EDP column by Dr Ketan Dhatariya

“My 19 year old son has just been diagnosed with schizophrenia. What is this?"

Schizophrenia comes from the Greek for ‘split mind’. It is a long term psychiatric condition that is reasonably common. Over a lifetime, there is a 1 in 100 chance of being diagnosed with this condition, and this can be higher if there is someone in the family who already has it.

The condition is associated with disordered thinking, and the individual may experience hallucinations or delusions. Hallucinations are the experience of some sort of sensation (for example a sight, smell or sound) without anything being present. An example of this is hearing voices. Delusions are defined as ‘fixed, false beliefs out of keeping with cultural or religious upbringing’.

Schizophrenia is a diagnosis made on the basis of several symptoms being present. These can be of hallucinations or delusions, or what is known as ‘thought disorder’. This is sometimes called ‘knights move thinking’, after the chess piece, where there may be a tenuous link between various thoughts, but these may not be obvious to the listener. Other examples of thought disorder are when words get regularly jumbled up – a ‘word salad’, or when spoken language speeds up – so called ‘pressure of speech’.

The other kinds of symptoms relate to the effect they have and are divided into ‘negative’ or ‘positive’ symptoms. ‘Negative’ symptoms include social withdrawal, lack of motivation, a tendency to be depressed, lack of speech, and so forth. ‘Positive’ symptoms include the delusions, hallucinations or the disordered thought. There are currently no specific tests that can be done to diagnose the condition, but several things may make a person more prone to developing the condition. These include genetic factors, ad I have mentioned, but also environmental factors, such as substance abuse, such as glue sniffing, drug use, and so on. Living in an environment of ‘high expressed emotion’ has also been shown to predispose to the development of schizophrenia. This means that having a constant environment filled with ‘negative’ emotions – often unintentionally found in a family, or in the work environment – such as high levels of critical comments, hostility, authoritarian and intrusive or controlling attitudes.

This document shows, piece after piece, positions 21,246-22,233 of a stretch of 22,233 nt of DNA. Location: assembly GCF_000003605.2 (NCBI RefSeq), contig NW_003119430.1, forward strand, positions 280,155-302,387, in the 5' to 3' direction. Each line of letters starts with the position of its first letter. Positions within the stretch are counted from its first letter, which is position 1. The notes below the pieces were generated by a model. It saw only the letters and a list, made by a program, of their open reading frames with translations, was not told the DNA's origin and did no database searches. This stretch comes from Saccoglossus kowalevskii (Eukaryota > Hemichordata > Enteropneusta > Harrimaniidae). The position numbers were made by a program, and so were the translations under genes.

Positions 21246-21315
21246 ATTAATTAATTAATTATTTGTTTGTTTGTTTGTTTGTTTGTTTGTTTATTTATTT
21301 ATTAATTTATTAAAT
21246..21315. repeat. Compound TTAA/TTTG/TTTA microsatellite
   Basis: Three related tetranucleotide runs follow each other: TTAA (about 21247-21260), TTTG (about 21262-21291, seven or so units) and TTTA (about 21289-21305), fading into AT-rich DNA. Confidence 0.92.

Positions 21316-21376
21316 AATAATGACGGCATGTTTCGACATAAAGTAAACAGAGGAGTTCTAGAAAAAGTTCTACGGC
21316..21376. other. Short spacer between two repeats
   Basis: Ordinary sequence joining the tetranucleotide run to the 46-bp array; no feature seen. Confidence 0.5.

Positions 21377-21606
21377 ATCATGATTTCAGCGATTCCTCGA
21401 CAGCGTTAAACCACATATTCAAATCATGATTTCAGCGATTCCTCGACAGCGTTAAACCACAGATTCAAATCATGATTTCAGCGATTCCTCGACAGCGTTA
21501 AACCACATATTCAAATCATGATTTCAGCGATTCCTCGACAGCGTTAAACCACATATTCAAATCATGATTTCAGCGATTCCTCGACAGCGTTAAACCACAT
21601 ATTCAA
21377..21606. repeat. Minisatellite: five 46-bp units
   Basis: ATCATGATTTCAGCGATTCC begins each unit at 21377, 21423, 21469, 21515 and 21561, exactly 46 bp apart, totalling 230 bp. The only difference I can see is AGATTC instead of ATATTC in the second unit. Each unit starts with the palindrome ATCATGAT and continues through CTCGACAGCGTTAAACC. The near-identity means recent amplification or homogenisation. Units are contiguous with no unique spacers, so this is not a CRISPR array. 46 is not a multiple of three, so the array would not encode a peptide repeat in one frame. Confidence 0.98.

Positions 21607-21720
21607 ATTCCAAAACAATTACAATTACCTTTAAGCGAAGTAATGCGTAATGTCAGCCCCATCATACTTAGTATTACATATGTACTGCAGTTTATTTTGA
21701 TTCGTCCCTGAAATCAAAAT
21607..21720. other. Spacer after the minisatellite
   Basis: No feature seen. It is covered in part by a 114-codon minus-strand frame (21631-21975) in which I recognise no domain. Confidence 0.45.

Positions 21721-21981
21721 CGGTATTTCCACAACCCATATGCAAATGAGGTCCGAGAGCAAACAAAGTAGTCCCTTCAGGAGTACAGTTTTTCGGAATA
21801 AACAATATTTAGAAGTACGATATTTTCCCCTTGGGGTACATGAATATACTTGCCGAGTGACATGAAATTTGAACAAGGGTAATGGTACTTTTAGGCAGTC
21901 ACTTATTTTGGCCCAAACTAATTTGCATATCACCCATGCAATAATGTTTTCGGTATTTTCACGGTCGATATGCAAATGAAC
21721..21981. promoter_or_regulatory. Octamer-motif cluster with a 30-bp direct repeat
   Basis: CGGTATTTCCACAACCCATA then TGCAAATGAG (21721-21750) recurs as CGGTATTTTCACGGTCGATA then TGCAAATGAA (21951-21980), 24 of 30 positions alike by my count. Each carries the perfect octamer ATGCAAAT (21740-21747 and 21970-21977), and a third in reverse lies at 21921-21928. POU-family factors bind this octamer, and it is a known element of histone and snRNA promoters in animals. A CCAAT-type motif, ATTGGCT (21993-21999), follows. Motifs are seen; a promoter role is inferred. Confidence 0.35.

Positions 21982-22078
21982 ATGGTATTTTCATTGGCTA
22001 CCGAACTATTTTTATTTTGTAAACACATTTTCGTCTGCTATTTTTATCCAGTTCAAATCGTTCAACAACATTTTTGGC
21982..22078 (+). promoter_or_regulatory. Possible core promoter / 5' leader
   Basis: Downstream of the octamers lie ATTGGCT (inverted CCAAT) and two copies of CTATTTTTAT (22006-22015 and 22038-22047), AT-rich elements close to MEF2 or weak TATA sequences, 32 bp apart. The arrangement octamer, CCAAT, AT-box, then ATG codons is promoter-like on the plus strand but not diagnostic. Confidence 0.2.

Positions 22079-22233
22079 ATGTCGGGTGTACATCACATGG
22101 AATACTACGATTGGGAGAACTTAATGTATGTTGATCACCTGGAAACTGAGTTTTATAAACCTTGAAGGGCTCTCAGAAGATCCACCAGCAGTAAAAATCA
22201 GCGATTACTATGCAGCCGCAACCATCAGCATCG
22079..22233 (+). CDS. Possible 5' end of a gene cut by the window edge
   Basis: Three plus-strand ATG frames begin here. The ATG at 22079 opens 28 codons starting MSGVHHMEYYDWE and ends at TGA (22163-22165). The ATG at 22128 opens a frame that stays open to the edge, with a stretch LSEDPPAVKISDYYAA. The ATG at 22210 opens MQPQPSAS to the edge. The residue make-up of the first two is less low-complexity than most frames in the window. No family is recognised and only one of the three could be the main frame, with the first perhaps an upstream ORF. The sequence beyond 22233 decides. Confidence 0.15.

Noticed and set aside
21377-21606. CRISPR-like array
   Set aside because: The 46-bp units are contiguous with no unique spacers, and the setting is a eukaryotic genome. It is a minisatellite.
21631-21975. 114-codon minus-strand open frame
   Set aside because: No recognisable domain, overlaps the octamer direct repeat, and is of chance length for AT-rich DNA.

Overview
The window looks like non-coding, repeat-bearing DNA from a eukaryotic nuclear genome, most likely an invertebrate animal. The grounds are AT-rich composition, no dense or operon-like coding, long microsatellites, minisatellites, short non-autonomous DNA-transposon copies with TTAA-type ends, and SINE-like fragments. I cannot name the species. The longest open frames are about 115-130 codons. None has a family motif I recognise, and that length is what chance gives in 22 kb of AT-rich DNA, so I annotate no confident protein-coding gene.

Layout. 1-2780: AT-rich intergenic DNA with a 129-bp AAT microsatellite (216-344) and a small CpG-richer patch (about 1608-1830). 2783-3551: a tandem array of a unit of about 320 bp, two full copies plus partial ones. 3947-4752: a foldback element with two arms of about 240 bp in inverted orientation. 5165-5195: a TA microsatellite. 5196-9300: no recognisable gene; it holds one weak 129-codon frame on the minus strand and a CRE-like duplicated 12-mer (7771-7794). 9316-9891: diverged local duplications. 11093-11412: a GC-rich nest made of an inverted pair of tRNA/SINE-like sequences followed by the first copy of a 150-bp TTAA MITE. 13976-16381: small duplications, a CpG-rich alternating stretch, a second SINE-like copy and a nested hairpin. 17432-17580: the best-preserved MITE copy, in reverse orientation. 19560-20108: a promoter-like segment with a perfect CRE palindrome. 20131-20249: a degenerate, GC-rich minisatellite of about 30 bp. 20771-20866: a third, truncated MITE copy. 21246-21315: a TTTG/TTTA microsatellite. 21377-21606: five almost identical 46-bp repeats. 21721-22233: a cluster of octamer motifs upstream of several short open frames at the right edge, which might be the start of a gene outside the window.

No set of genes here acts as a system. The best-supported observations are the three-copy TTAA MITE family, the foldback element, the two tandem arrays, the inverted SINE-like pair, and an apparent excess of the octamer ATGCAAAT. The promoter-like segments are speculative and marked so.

There is no cure for this condition, but there are lots of treatments. Several new drugs have become available over the past few years and, when used in combination with psychotherapy, keep people well and able to live relatively normal lives.

Over time, studies have shown that about a third of people make a full recovery, about a third show improvement but not a full recovery, and a third remain unwell.

As always, if you remain concerned, go and talk to your GP to get more information.

For more information about Schizophrenia click these links: